What does it mean if there are results?

This is a great opportunity to see the origin of this image. Perhaps it leads to a news site that is trustworthy. Perhaps the pages containing the image you searched lead to even more unverified information.

What if there are no matches?

If there are no matches, then try another method to verify this information. If you are searching a person’s photo to see if they are not posing as someone else, then this could be an indication they are who they claim to be, however it is not always the case.

Bot or Not? Identifying active and inactive accounts

Twitter:

Before drawing conclusions about accounts, it is crucial to verify them. When an account check has not been executed, it can have serious repercussions as seen in this CTV Edmonton report. The Canadian national broadcaster posted a tweet stating the a bot account had been promoting a political movement, which later proved to be a real account.

CTV article claimed an account was a bot when it was in fact a person who was actively using their account on Twitter.

In order to see if an account is active, there are many things you can do to check. Accounts that don’t update frequently or have not paid to renew their domain are some easy indicators. However, it is always good to go in depth to see if a person is who they say they are or a valid info source.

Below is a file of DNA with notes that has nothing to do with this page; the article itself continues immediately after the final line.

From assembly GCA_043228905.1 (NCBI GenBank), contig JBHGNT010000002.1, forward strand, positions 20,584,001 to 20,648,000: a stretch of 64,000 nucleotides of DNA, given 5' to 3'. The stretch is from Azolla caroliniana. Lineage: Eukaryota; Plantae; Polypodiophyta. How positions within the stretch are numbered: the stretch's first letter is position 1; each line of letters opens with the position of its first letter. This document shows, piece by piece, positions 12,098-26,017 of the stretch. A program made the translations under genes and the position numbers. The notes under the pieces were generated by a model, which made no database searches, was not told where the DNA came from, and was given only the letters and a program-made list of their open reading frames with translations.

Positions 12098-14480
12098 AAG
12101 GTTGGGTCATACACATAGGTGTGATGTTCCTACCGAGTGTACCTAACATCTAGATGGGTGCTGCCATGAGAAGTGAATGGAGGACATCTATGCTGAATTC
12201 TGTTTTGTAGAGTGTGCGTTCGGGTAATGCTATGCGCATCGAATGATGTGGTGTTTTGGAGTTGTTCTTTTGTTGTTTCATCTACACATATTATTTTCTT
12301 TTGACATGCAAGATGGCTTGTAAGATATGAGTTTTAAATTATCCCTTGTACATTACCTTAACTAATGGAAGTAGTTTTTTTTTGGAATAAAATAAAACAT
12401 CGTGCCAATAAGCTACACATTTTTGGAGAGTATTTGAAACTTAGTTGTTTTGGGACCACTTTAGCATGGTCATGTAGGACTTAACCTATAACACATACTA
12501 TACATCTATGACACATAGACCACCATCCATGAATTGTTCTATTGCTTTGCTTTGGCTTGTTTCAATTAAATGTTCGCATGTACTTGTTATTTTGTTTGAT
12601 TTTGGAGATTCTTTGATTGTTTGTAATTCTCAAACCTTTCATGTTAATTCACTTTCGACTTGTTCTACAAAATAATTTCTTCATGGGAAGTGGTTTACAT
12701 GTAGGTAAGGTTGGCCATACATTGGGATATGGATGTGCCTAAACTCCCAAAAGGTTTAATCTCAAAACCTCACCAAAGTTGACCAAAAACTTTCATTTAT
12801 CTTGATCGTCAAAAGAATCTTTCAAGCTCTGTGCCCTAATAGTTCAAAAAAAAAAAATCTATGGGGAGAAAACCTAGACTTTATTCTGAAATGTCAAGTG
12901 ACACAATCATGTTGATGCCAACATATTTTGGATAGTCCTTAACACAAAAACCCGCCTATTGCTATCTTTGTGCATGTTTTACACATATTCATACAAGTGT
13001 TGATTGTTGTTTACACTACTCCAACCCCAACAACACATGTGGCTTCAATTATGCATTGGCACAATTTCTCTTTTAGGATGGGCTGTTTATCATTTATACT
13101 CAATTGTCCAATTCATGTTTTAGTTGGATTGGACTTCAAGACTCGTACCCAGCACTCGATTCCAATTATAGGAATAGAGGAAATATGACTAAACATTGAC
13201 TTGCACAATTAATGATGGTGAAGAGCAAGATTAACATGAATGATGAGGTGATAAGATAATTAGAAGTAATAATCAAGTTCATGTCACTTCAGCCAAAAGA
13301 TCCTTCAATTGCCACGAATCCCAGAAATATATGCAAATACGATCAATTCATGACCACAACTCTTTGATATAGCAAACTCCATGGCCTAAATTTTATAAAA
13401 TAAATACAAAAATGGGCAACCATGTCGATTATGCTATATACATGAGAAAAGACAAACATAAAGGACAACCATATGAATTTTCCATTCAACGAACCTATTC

You can use these simple tips to verify if an account is managed by a real or fake owner:

  • Check bio – what are their credentials?
  • Tweets & replies – read through the replies to see their biases
  • Check if they share the same URLs/content
  • Following/followers – Another great way to check bias, however a follow is not always an endorsement
  • The original image/video and creator are most important to have – you won’t have to trace back if it’s the earliest version
  • Run a search before sending to a newsrooms/outlet
  • Compare metadata: what information is available about their account
  • Ask a person to send the photo/video directly from their phone or camera through text or email, always use an encrypted app
  • Think about the network 
    • Friends, followers, conversations, retweets, shares, likes
    • What their content is
  • Check when the account was created 
  • See if you can find other accounts 
  • Reverse image their profile photo
    • see the video below for tips on how to do this

How You Feel Can Impact What You Share

Written by Lauren Beauchamp with files from Associated Press